Hainault Forest Website

Written, Designed and with Photographs by Brian Ecott

Things to do

 Take a walk in the Ancient woodland and Woodland Trust Fields

The following walk is a good all year walk as it is mainly on surfaced paths. There is some mud but it can generally be avoided. Walking boots are recommended  in the winter months anywhere in the forest. Some of the paths are dual purpose so you can expect to meet horse riders on parts of the walk. The distance is between 3 - 3 miles and you can start in the Country park or from The Camelot. The walk is undulating and you should allow about 2 hours to complete. As there is no signage, photographs illustrate the way. You could print a copy to take with you.


From the Car Park opposite "The Camelot" go through the gate and onto the main path ahead which leads towards Hainault Forest Country Park and walk for about 1/3 mile. On seeing the view which marks the boundary between The Woodland Trust and the Country Park, don't go through but turn left where you will see a kissing gate.


From the Car parks and Kiosk, walk past the Visitor's Centre to the end of Foxburrows Road and turn left along a surfaced path alongside the Golf Course. Walk for about 1/2 mile until you reach signpost and the gap which marks the Country Park boundary with that of The Woodland Trust. Go through the gap towards Lambourne and immediately turn right where you will see a kissing gate.

Just before the gap to the Country Park,  turn left.

Go through the gap towards Lambourne and immediately turn right.

Go through the kissing gate and after about 50 yards you will come onto a broad surfaced path which you continue downhill for about 1/3 mile.  On your right are views over the back of the golf course. When the path divides, go through the left hand gate.

Go through the kissing gate.

Where the path divides go through the left hand gate.

You are now on a narrow surfaced path which continues downhill through the ancient woodland for 1/3 mile. As the path meanders through the trees you can appreciate the ancient pollarded hornbeam trees whose limbs were cut for making charcoal. Later at the bottom of the hill are some smaller hornbeams with their tops cut off. This is how pollarding is started. At the end of the path turn right over a wooden bridge and through a gate into a field.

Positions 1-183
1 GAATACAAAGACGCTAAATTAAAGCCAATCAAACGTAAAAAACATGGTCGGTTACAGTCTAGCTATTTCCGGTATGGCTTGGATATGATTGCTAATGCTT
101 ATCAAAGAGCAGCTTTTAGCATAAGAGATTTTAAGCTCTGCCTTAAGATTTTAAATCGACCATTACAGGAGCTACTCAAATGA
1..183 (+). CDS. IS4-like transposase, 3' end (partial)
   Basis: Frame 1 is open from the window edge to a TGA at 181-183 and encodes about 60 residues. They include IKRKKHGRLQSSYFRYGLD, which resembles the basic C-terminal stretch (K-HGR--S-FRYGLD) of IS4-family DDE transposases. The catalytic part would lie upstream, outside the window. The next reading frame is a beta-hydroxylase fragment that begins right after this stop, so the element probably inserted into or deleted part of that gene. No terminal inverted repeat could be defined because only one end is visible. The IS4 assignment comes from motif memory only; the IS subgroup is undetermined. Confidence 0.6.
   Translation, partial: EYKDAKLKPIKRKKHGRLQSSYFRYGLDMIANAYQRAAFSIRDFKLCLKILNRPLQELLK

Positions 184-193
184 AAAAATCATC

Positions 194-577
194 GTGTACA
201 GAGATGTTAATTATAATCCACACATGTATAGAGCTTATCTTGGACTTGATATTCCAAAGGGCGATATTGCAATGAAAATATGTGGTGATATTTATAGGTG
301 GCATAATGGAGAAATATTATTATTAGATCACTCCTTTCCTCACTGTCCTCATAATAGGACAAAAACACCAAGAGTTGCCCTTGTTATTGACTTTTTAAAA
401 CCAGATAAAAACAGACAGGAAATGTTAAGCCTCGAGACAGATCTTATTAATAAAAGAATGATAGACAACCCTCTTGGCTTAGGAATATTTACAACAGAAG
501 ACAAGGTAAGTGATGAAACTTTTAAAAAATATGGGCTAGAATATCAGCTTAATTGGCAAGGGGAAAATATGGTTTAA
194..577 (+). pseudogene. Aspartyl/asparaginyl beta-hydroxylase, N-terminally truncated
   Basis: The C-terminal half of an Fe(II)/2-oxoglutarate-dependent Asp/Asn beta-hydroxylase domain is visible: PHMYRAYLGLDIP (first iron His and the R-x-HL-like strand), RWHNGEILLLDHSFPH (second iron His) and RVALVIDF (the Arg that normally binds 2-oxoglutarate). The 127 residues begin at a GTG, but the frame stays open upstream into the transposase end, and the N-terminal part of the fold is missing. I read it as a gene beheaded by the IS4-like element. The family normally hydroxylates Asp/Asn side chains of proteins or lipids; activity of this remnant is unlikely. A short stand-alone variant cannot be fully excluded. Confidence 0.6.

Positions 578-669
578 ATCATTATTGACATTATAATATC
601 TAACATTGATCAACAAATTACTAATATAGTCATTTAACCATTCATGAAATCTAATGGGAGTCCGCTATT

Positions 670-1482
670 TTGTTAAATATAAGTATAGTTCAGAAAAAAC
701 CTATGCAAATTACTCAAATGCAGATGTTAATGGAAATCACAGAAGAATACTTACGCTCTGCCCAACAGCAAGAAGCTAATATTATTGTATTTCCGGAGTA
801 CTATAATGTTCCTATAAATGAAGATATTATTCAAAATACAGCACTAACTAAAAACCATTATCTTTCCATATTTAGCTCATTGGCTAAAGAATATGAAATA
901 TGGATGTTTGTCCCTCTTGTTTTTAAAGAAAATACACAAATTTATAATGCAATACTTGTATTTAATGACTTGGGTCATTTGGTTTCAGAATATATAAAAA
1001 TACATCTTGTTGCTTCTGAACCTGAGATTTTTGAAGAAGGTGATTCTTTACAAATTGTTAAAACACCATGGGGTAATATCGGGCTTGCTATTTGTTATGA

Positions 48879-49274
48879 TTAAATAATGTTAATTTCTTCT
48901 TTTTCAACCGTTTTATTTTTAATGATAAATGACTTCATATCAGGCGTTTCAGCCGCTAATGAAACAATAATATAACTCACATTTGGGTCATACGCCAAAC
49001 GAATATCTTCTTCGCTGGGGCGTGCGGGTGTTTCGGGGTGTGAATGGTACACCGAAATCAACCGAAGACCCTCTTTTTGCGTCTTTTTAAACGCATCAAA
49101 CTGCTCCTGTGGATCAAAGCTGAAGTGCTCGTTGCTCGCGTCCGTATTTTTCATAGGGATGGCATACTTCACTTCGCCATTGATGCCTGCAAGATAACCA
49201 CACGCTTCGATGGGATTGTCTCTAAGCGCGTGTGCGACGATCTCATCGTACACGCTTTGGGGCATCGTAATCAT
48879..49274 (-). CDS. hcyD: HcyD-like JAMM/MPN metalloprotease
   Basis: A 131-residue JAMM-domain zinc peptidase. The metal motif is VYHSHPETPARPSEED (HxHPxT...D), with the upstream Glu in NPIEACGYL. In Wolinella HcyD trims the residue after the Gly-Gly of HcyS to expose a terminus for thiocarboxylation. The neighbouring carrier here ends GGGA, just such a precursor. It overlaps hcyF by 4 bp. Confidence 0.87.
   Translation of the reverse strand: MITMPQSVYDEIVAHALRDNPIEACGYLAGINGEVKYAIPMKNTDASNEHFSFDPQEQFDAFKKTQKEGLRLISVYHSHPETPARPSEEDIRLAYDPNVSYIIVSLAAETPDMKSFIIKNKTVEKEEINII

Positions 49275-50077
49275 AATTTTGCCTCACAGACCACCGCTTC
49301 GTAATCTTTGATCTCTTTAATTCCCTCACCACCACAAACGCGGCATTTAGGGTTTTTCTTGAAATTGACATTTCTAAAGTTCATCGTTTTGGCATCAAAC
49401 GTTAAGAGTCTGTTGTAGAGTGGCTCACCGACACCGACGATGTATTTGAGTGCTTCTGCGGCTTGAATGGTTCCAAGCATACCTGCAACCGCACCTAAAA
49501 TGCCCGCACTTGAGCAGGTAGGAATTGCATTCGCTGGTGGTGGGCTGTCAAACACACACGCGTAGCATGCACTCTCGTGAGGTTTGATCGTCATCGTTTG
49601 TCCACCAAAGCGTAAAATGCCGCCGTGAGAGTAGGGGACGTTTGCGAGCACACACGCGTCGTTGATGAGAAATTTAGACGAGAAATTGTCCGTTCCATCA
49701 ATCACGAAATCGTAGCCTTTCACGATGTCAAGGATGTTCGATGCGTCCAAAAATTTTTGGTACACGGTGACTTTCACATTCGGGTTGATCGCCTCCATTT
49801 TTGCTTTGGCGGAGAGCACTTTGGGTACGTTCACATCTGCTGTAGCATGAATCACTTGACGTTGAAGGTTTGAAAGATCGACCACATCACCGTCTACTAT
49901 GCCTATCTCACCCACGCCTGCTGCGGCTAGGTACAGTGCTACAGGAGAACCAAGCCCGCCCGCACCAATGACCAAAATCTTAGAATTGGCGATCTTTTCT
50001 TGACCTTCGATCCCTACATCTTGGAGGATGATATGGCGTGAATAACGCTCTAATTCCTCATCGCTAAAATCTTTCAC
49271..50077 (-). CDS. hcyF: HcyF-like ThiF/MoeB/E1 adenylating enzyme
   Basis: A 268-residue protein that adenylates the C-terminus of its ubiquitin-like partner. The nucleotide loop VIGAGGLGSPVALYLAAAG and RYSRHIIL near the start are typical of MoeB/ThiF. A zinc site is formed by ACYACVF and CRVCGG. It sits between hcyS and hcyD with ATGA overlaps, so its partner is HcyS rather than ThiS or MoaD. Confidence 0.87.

The path meanders through hornbeam pollards.

At the end of the path turn right and cross  the wooden bridge

Turn left and follow the field edge downhill for about 1/3 mile until you reach a gate leading on to a track which is part of the Havering link. Turn right on to this track. It is very muddy at this point but it can be avoided.

Over bridge, through gate and turn left.

Turn right on to the Havering link track.

Look across at the horizon to your left and you will see the White Tower and the Church with tower of Havering atte Bower. The woodland on the horizon is Havering Park and the very tall trees are Wellingtonias which form an avenue in the park. The field in the foreground is often grazed by a small herd of fallow deer

In the distance the White Tower and the Church at Havering atte Bower and on the right a row of Wellingtonia trees in Havering Park.

Look out for Fallow deer, bucks (with antlers)  and does in these fields.

Photo taken 13th Feb 2007.

After about 1/4 mile along the Havering track you will find a gate on your right leading into The Woodland Trust fields. Go through this gate and on to a broad track. This path takes you for 1 mile around the periphery of the fields and back to the woodland. There is a line of newly planted hedgerow protected in tubes on your left. This was planted by volunteers in December. At the foot of the hill look to your left to an isolated oak tree on private land. Beneath this tree is an erratic stone left here from the last glaciation. The path continues round the fields.

From the Havering track turn right into the Woodland Trust fields.

The broad path goes downhill and round the fields. Notice the tree planting on the left.

An erratic stone lies beneath an oak tree on private land.

At the end of the path is another gate which you cross and bear left and back on to the return path. If you are feeling tired at this point stop and look at the old hornbeam pollards along the way. Many of these will be in excess of 300 years old and the branches would have been used by the colliers to make charcoal in the forest - hence Collier Row. The path leads back to the starting point from where you can return to the Camelot car park or the Country Park.

 Go through the gate and bear left.

These old Hornbeam pollards could be around 300 years old.

Feedback appreciated to brian@hainaultforest.co.uk